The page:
Last week I had the distinct pleasure of returning to my high school as a featured speaker to their newly formed debate team. After 3 years in collegiate debate and achieving top 5 national rankings, I could be considered to have some level of expertise on the activity. Instead of coaching the students on how to win, I chose to address some of the many skills that debate teaches which I’ve applied to my own business. Many of the lessons I learned through debate are applicable to the challenges we face as entrepreneurs.
Today I want to share the first of 5 lessons from a moderately successful debate student turned part time coach and full time entrepreneur.
1. As intelligent, insightful and brilliant as you may be, no team can succeed on the back of one debater.
If you’re unfamiliar with the ranking structure in debate here’s a brief breakdown. Each school forms teams of two individuals who must speak equal amounts of time in each debate round. Schools may have one team or fifty teams and the organizations that rank schools take into account the top two scoring teams in a given division from your top 6 or 8 tournaments.
In the case where one student is exceedingly talented, he or she must still work cooperatively with a partner in order to win. And, even one highly successful debate team cannot earn enough points throughout a season to win national championships if the remainder of the team is weak. So even if you have the best Varsity team in the country, another school with a good Varsity, great Junior Varsity and fantastic Novice program can still win on points.
(And that’s precisely how my university swept three National Championships, becoming the first school to do so in history and then the first school to do so in a single season.)
When it came to evidence research, for example, our coaches divided the assignments amongst the debaters and often had one person managing the same updates throughout the season, becoming the expert on politics or economics. Such a practice allowed the entire team (which was quite large) to benefit from the work of others, making the entire unit stronger.
It makes sense then to develop a team both in breadth (number of students) and depth (skill of students) to ensure championship rankings.
How did that experience inform you as an entrepreneur?
Quite simply, even if you are brilliant, if you work along it will be harder to build a successful practice that serves hundreds of clients. An objectively less brilliant competitor, with a wisely chosen team, can provide more value to more people making more money with that support in place.
I often watched as new and stubborn debate students ran ragged, reseaching across hundreds of cases and arguments over the season, documenting, experimenting and testing what works in round trying to do it all themselves instead of working with the coaching staff and mentors for help. I see entrepreneurs who do the same thing, spending an hour here looking at Google + then 20 minutes over there looking up backlink builders. The next day it’s a seminar on graphics before a free call on closing the sale and reading an email about running teleseminars.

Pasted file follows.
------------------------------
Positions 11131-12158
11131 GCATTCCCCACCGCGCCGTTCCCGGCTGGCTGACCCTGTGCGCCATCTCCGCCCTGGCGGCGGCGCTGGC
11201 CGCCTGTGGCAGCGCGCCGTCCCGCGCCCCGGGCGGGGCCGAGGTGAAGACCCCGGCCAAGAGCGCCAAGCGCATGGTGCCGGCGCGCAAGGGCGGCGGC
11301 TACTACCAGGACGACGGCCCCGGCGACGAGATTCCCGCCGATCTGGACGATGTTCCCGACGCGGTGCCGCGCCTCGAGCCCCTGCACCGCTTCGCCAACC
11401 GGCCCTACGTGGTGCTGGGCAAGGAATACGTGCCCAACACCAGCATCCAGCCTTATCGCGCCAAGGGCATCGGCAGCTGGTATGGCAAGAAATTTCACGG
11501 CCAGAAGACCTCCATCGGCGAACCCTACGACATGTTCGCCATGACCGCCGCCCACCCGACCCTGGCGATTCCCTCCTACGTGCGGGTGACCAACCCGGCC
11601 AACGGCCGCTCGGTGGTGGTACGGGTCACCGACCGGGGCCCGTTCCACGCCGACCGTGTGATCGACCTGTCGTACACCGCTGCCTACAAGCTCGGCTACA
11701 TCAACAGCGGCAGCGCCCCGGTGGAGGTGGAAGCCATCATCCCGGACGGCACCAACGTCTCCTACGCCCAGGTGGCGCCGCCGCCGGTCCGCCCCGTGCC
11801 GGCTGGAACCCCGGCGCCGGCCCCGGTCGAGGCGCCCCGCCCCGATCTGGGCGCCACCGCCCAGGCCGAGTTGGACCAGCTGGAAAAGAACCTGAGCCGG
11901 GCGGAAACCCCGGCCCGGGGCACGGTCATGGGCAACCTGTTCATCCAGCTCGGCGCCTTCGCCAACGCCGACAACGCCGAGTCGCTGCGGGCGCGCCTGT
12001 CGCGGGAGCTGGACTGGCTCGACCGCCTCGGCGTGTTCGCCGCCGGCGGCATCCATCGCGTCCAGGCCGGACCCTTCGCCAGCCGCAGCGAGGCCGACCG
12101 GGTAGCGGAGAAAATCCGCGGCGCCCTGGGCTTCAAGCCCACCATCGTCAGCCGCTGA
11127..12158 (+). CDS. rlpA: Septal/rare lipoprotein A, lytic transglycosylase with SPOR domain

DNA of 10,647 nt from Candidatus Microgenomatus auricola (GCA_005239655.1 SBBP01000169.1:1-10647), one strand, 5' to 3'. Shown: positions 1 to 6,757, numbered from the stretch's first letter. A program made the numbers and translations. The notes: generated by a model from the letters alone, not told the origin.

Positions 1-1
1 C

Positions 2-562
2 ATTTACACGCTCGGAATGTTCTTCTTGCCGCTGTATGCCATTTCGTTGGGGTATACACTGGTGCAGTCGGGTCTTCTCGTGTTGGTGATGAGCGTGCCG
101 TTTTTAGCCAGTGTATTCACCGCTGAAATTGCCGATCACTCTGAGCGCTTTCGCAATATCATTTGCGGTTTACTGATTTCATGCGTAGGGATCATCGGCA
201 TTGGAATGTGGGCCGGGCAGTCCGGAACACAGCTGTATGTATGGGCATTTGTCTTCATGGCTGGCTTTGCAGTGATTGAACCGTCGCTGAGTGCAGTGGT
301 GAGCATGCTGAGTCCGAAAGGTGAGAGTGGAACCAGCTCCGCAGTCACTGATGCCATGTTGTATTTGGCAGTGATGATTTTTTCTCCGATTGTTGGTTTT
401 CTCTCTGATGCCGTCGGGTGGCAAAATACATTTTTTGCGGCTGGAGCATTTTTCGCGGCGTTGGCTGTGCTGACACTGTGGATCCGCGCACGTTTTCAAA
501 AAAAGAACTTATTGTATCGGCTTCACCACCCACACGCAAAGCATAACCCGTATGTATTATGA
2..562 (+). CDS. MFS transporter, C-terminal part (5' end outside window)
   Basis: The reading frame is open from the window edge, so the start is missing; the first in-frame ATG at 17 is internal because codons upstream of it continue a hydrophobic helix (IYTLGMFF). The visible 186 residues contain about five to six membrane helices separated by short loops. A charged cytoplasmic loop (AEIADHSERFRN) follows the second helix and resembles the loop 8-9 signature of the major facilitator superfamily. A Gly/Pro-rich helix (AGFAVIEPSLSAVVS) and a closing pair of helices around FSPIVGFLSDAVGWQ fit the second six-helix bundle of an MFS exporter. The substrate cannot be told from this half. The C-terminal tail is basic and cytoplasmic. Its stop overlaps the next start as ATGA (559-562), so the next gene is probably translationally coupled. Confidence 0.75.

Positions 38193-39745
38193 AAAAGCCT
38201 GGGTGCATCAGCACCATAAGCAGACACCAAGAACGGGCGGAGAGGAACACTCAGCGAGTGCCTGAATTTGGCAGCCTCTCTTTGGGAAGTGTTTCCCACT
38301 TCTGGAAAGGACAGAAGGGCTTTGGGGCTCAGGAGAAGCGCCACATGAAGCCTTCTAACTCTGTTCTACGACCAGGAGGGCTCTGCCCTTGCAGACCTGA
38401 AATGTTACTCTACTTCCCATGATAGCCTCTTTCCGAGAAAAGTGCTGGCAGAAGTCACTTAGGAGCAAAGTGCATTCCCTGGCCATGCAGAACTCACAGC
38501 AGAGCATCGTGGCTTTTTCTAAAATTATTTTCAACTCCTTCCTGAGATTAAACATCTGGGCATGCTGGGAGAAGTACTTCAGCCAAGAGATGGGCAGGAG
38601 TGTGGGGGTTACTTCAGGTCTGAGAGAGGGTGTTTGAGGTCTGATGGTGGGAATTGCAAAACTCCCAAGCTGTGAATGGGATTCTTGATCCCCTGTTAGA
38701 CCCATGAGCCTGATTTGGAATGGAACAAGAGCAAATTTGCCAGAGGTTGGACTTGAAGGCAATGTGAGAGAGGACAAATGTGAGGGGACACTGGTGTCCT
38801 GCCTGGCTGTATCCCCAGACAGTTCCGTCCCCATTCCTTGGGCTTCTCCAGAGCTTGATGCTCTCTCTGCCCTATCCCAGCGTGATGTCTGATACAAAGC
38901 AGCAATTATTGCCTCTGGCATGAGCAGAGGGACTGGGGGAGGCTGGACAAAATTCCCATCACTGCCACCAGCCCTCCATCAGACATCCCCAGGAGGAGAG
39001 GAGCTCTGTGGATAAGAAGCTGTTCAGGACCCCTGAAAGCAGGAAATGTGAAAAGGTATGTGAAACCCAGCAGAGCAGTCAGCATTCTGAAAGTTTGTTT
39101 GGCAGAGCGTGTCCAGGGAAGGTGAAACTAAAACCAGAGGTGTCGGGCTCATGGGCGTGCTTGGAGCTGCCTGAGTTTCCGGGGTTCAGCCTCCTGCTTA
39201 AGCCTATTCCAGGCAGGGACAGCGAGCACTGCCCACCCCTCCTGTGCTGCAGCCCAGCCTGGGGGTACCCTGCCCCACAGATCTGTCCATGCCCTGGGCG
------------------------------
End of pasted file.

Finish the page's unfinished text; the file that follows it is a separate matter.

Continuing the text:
You know there are so many things to do and learn that it can feel like a treadmill you can’t get off. The strength of a team is in its breadth of experience and depth of knowledge, something that even the most energetic, intelligent individual can’t recreate alone.
If you’re a fan of Michael Gerber’s work you’ll understand that it is not advantageous to be the sole expert, the linchpin of the company, even if you’re the owner. Because, in that situation, you can never leave, never take a vacation or scale back your involvement or sell the business. You’re effectively trapped yourself and limited your reach because everything rests on your shoulders.
Recently I’ve heard from several colleagues who say they never want a team. The stress, the details, the act of being a boss is just too intimidating. It can be a challenge to build a team that works individually to accomplish the goals of the collective but the alternative, to shoulder every responsibility yourself, will leave you burdened and tied to a business that cannot survive without you.
I shared so many lessons with the debate team that I will be writing more about soon including:
Why being real, real nice, and authentic is more important than the win.
How to work cooperatively when your partner is a pain in the ass.
The systems and techniques that guaranteed success.
And, how I found my passion and purpose lying dormant under the thrill of a tournament win, hiding in a supply closet.
One last thought on this point and that’s the issue of time. A university doesn’t make the decision to develop a debate program today and win the national championships tomorrow. It’s a process of developing talent, attracting students and building a solid team, doing the right things, executed well, week after week at tournaments.
Your business is no different. While you may have no team today it doesn’t mean that you cannot build the team you need in time – take the long view. Students are only allocated 4 years before they become ineligible and must relive the experience as a coach but you, your business, has time to mature.